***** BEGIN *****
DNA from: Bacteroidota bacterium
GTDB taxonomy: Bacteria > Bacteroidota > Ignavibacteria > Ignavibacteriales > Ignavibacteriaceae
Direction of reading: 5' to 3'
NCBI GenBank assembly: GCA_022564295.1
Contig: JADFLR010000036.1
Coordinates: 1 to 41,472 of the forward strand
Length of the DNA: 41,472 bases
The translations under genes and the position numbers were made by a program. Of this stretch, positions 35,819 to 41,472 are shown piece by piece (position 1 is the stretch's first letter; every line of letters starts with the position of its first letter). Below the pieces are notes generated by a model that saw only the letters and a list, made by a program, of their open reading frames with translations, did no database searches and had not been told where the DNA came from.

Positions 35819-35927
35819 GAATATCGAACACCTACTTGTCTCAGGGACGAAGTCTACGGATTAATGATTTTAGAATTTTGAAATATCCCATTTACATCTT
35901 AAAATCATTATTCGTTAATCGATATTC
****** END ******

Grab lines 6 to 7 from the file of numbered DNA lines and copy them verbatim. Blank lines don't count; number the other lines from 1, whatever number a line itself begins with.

Coordinates: 1 to 41,472 of the forward strand
Length of the DNA: 41,472 bases